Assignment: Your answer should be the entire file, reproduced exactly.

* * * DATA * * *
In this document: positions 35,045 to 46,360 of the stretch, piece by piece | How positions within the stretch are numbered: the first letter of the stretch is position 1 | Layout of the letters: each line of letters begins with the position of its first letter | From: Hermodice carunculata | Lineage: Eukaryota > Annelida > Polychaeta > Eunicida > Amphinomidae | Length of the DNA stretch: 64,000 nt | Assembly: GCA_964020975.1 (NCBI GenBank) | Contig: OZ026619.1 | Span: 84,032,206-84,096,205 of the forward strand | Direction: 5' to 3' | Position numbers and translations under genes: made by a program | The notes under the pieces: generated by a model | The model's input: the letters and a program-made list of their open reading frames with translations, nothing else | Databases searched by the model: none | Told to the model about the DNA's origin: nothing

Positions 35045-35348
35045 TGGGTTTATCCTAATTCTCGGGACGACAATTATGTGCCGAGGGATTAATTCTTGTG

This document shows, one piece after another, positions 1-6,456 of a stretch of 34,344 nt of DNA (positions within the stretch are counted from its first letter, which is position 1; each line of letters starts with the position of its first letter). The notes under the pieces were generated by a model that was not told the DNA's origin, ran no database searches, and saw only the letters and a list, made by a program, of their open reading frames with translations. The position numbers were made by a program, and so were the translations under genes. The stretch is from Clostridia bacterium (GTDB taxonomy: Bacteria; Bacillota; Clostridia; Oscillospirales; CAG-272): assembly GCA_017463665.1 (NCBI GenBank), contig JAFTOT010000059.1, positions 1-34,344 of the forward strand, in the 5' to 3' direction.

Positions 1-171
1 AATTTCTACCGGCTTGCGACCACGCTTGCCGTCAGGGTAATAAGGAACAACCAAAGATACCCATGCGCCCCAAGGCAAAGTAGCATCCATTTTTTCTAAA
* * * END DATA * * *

In this document: positions 35,045 to 46,360 of the stretch, piece by piece | How positions within the stretch are numbered: the first letter of the stretch is position 1 | Layout of the letters: each line of letters begins with the position of its first letter | From: Hermodice carunculata | Lineage: Eukaryota > Annelida > Polychaeta > Eunicida > Amphinomidae | Length of the DNA stretch: 64,000 nt | Assembly: GCA_964020975.1 (NCBI GenBank) | Contig: OZ026619.1 | Span: 84,032,206-84,096,205 of the forward strand | Direction: 5' to 3' | Position numbers and translations under genes: made by a program | The notes under the pieces: generated by a model | The model's input: the letters and a program-made list of their open reading frames with translations, nothing else | Databases searched by the model: none | Told to the model about the DNA's origin: nothing

Positions 35045-35348
35045 TGGGTTTATCCTAATTCTCGGGACGACAATTATGTGCCGAGGGATTAATTCTTGTG

This document shows, one piece after another, positions 1-6,456 of a stretch of 34,344 nt of DNA (positions within the stretch are counted from its first letter, which is position 1; each line of letters starts with the position of its first letter). The notes under the pieces were generated by a model that was not told the DNA's origin, ran no database searches, and saw only the letters and a list, made by a program, of their open reading frames with translations. The position numbers were made by a program, and so were the translations under genes. The stretch is from Clostridia bacterium (GTDB taxonomy: Bacteria; Bacillota; Clostridia; Oscillospirales; CAG-272): assembly GCA_017463665.1 (NCBI GenBank), contig JAFTOT010000059.1, positions 1-34,344 of the forward strand, in the 5' to 3' direction.

Positions 1-171
1 AATTTCTACCGGCTTGCGACCACGCTTGCCGTCAGGGTAATAAGGAACAACCAAAGATACCCATGCGCCCCAAGGCAAAGTAGCATCCATTTTTTCTAAA